I recently purchased a new bow and I have to say it was both a humbling and very informative experience. I went in with the expectation of getting the quietest, fastest shooting bow (over 300 FPS), that felt dead in the hand and would essentially be the answer to all my problems. After trying out several bows I settled on the Z7. Admittedly, I fell to the Mathews spell and marketing hype and had high expectations.
I say it was a humbling experience because after getting the bow and shooting it for a a few weeks I was disappointed...not so much in the bow, but myself for not fully understanding what I was getting myself into in the first place. A little more perspective on my setup is probably warranted to gain a full appreciation for what I'm saying. For starters most bows (I think Hoyt is the exception they use ATA stanadards) utilize IBO standards when measuring the speed of a bow...a 30" DL, 70# DW, arrows that are 5 grains per inch for every pound of DW. I'm a 27" DL, so something I was not aware of as new bow purchaser that was not matter what bow I buy or what arrows and DW I use, I'm never going to achieve a speed at or over 300 FPS, at least not one that will tune accurately and be as forgiving. Speaking of forgiving, Shorter ATA (Axle to Axle) and Parallel or below Parallel limb bows , as well as bows with shorter BH (brace heights) are not very forgiving...their compactness and lightness (as was the case with the Z7) make them very unforgiving..meaning every little imperfection in your form is going to translate to accuracy and tuning issues down range. Case in point I've spent the last 3 months trying to get my Z7 to papertune...and finally after 3 dealers and several hundred dollars more later I've finally got it to paper tune correctly and am shooting bullet holes. But getting there took a lot of patience, time, and $$$ not to mention the help of a very knowledgeable Dealer who took the time to explain these things..and if the dealer you purchased your bow from did not set it up correctly to begin with your already behind the eight ball. Lastly the shafts you select and shoot for your setup are critical. Today's high energy cams deliver a lot of energy, and unfortunately most arrow selection charts from the leading manufacturers do not reflect this. Case in point, I started off w/ Beman ICS hunter 400 shafts..this is what according to my DW (70#) and DL (27") is recommended. I get them fletched with 2" blazers and 100 gr FP's and I got to papertune and from day one I'm nock left tears consistently. My dealer told me it was me torquing the bow (again goes back to the forgiveness of shorter ATA bows). I work on my form, get coaching and still nock left tears. It was not until i researched the Mathews forums and talked to a few other dealers that I discovered I was either over or underspined. In my case I was actually over spined (too stiff) and that was causing the nock to kick left...once I experimented with different length and spined shafts I finally found the right setup that got me to papertune bullet holes AND maximized the efficiency and speed of my bow.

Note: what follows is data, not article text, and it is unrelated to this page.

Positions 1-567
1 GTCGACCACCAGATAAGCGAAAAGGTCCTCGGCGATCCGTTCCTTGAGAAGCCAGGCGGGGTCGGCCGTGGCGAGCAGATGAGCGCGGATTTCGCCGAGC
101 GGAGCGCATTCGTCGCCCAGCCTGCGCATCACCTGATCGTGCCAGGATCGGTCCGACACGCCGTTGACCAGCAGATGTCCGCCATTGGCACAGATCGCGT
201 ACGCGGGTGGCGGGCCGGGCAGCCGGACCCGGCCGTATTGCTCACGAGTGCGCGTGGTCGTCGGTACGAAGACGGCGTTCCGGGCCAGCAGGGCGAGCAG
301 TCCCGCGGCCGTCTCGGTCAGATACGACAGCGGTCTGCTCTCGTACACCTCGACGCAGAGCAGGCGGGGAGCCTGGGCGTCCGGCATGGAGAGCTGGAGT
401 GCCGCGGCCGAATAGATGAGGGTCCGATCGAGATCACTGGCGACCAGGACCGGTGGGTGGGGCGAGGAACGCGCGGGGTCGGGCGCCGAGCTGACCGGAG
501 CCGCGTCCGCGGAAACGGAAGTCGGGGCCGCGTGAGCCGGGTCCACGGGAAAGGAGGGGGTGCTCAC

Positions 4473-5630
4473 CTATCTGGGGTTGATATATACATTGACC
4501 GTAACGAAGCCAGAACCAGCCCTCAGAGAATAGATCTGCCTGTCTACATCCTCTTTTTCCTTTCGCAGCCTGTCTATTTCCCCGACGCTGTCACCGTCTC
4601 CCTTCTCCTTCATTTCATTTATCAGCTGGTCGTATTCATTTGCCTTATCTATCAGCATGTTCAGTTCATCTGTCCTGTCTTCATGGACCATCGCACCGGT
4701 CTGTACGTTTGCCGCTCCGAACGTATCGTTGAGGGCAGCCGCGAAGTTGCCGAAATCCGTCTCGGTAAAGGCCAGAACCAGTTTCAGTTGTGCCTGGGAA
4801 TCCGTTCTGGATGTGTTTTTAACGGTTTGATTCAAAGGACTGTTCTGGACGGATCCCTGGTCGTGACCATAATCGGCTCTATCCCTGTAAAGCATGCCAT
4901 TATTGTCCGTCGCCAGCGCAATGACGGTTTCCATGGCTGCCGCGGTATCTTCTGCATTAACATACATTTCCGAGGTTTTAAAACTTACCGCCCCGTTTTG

The end result of my experience was a better appreciation for the mechanics behind a bows efficiency and inner workings...something I'd wished I had a better appreciation for before I went on my new bow purchasing spree. At least that would have leveled the playing field because I would not have been fixated on speed, knowing fully well no matter what bow I looked at (Maxis, Destroyer, Omen, Z7, etc) none of these bows that had anywhere form 330-360 FPS, would allow me to realize over 300 FPS due to my DL limitation. Then I could have focused on other essential elements such as fit, smoothness, draw cycle, and quietness...all of which translate to better form and accuracy downrange. In the end I think i still made the right choice. The Z7 while not as forgiving as I would have liked, is comfortable to shoot, has an extremely smooth draw cycle, and is ultra quiet. But she is finicky when it comes to grip....you'll have to shoot one to appreciate what I'm saying.
One last parting thought, I've talked a lot about paper tuning and now a days a lot of people don't put as much emphasis on it as they used to, preferring instead to walk back tune (which should be done as well). The thought is why should i care how the arrows fly out of the bow so long as I'm accurate and hitting my mark downrange? However, there is no better way to understand the dynamics of your bow setup and optimize its efficiency without doing so. Sure, your arrow will correct itself after the first 10 yards, that's what fletchings are designed to do...but in the process think of this...how much speed and KE (kinetic energy) are you losing down range, not to mention the consistency of your groups? I've known folks who have shot great groups with great accuracy all their life only to realize they were getting fletching contact with their rests or risers and were none the wiser until the paper tuned.